• Argentina – higher taxes on credit card use;
  • Denmark – the leadership is regaining popularity;
  • Dominican Republic – finding itself at odds with CARICOM;
  • Italy – consequences of Berlusconi’s ouster from parliament.

EGYPT: The new draft constitution aims in the main to enshrine the military’s powers and freedom from civilian oversight.  Relations with the US have deteriorated, as have those with Turkey and Qatar. Cairo can afford to return the Emirate’s financial assistance, thanks to new aid from Saudi Arabia, Kuwait and the UAE.

INDIA:  Fears of a rupee crisis have subsided, thanks in large part to a marked improvement in the current-account BoP.   This is not to say that the country is now safe, but the economy, in general, is showing signs of a gradual recovery. In the political arena, an upstart party is challenging the duopoly that has dominated for decades.

 JAPAN:  Third-quarter figures have given rise to complaints that Abenomics are failing, but this is premature.  Analysts should withhold judgment at least until after the planned sales tax hike has gone into effect.  Inflation numbers, meanwhile, suggest that the Bank of Japan is doing quite well in banning the specter of deflation.

NETHERLANDS:  The economy is being dragged down by the effect of a deflating housing bubble on consumer demand.  The King’s first appearance before parliament hardly helped.  Neither did the passage of next year’s budget.  Tensions are rising, meanwhile, over work permit requirements for immigrants scheduled to expire next January 1.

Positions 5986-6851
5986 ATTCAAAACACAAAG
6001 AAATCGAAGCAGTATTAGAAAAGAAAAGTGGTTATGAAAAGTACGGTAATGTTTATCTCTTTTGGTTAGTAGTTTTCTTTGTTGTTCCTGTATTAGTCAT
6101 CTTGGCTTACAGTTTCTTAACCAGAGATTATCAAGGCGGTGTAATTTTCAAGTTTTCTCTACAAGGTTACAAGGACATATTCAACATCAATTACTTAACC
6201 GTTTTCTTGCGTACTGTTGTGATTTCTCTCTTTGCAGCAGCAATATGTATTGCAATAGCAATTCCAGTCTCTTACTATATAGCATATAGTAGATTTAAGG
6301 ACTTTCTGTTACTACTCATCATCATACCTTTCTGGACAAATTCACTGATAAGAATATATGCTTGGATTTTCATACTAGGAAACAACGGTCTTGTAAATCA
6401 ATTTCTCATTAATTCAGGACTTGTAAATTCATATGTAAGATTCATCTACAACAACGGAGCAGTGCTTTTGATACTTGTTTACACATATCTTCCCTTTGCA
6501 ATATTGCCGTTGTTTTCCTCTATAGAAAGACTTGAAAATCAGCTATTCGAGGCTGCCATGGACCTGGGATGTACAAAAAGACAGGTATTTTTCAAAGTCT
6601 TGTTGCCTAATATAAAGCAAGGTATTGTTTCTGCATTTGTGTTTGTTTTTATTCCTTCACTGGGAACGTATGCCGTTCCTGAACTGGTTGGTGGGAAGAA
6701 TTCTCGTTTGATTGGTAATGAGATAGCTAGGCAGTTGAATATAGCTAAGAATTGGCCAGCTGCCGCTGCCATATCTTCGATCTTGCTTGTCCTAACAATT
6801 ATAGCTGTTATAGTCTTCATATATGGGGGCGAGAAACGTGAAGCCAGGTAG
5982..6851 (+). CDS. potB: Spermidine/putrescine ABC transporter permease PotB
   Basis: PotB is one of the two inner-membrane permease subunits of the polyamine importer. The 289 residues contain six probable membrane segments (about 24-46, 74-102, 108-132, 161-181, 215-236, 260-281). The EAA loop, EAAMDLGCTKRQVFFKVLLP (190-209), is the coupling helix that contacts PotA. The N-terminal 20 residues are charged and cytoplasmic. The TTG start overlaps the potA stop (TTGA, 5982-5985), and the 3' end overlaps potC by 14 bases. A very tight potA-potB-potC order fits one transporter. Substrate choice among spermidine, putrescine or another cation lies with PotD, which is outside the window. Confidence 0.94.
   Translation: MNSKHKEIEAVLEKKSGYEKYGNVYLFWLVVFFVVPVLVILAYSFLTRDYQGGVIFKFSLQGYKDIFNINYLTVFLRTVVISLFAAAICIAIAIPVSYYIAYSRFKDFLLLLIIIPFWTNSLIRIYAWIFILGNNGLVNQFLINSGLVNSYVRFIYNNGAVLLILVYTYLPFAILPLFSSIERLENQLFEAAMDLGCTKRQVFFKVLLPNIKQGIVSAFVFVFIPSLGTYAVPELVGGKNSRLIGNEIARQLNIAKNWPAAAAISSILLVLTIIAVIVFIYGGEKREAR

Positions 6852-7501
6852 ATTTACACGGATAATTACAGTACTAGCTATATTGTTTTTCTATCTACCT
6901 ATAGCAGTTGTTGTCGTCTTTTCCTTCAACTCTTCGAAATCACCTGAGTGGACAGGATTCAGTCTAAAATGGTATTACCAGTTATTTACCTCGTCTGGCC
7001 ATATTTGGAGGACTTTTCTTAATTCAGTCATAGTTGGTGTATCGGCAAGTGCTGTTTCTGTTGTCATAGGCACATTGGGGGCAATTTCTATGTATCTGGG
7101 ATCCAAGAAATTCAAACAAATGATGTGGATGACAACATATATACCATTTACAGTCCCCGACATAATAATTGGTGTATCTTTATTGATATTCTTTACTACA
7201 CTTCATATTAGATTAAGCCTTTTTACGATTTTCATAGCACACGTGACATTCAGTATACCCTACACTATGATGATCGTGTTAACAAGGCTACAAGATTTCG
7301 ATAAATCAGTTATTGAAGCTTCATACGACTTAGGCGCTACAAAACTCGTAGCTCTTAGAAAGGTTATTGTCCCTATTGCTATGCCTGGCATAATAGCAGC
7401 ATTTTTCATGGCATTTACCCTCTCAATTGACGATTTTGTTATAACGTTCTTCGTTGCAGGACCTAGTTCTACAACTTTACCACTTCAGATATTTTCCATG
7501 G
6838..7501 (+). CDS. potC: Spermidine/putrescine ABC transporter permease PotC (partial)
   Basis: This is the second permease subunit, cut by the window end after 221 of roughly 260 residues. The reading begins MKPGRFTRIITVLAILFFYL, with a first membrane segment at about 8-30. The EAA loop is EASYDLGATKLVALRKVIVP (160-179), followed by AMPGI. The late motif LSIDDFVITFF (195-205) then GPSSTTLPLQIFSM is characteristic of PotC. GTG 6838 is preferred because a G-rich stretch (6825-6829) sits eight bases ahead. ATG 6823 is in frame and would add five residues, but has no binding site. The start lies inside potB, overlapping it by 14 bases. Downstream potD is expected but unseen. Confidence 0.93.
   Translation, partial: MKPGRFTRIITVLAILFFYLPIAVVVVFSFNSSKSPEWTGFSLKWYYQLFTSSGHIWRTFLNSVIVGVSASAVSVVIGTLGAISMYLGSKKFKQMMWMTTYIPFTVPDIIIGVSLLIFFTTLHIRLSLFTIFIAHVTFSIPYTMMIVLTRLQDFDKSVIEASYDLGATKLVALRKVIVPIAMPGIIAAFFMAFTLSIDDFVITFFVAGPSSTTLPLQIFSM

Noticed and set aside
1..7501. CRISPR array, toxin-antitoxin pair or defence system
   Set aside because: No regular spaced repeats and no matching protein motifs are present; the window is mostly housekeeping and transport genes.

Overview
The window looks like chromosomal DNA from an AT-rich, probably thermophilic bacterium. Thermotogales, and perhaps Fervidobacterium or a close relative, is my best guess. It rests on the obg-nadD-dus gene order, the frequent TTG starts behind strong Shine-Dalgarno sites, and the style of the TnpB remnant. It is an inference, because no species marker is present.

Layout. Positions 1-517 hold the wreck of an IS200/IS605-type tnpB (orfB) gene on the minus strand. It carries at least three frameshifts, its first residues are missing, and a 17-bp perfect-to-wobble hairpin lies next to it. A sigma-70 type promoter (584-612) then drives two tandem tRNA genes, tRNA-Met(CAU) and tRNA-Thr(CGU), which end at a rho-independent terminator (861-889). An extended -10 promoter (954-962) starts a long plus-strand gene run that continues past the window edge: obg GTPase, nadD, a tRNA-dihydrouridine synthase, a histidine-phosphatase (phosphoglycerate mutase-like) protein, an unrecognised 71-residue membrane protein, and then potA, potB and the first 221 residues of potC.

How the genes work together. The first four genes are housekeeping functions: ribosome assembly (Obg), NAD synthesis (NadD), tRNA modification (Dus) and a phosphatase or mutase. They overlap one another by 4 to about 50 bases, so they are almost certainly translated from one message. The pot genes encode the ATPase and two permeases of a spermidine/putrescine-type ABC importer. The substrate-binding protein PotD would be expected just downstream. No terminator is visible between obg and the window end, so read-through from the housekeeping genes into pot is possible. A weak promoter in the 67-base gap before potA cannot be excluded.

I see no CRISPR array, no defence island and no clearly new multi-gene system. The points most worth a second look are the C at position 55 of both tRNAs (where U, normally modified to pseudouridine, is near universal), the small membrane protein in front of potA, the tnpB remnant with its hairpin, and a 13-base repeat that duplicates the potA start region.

PHILIPPINES:  While the human toll of the disaster that typhoon Haiyan wreaked has been stunning and will take the people a long time to overcome, the economic impact is apt to be fleeting and that on full-year 2013 growth is likely to be minimal, thanks to reconstruction efforts by the government, foreign aid and a rallying of the diaspora.

SOUTH AFRICA: While the nation is mourning one of its greatest sons, Pres. Zuma is facing calls for his impeachment due to corruption. The rand is being depressed by a bond sell-off that looks set to continue as a widening current-account BoP deficit underscores the country’s membership in the “fragile five” group of emerging markets.

THAILAND:  The nation is taking a step back from the confrontations between anti- and pro-government elements to mark the birthday of the King. The calm will not last, however. A principal victim is the country’s economy, with a dimming outlook for the baht.

UKRAINE:  The mass rallies and riots triggered by President Yanukovich’s decision to pivot toward Russia instead of signing political and trade agreements with the EU are turning out to be larger and more persistent than almost anyone had anticipated. if the unrest persists much longer, the economy will be an early victim.

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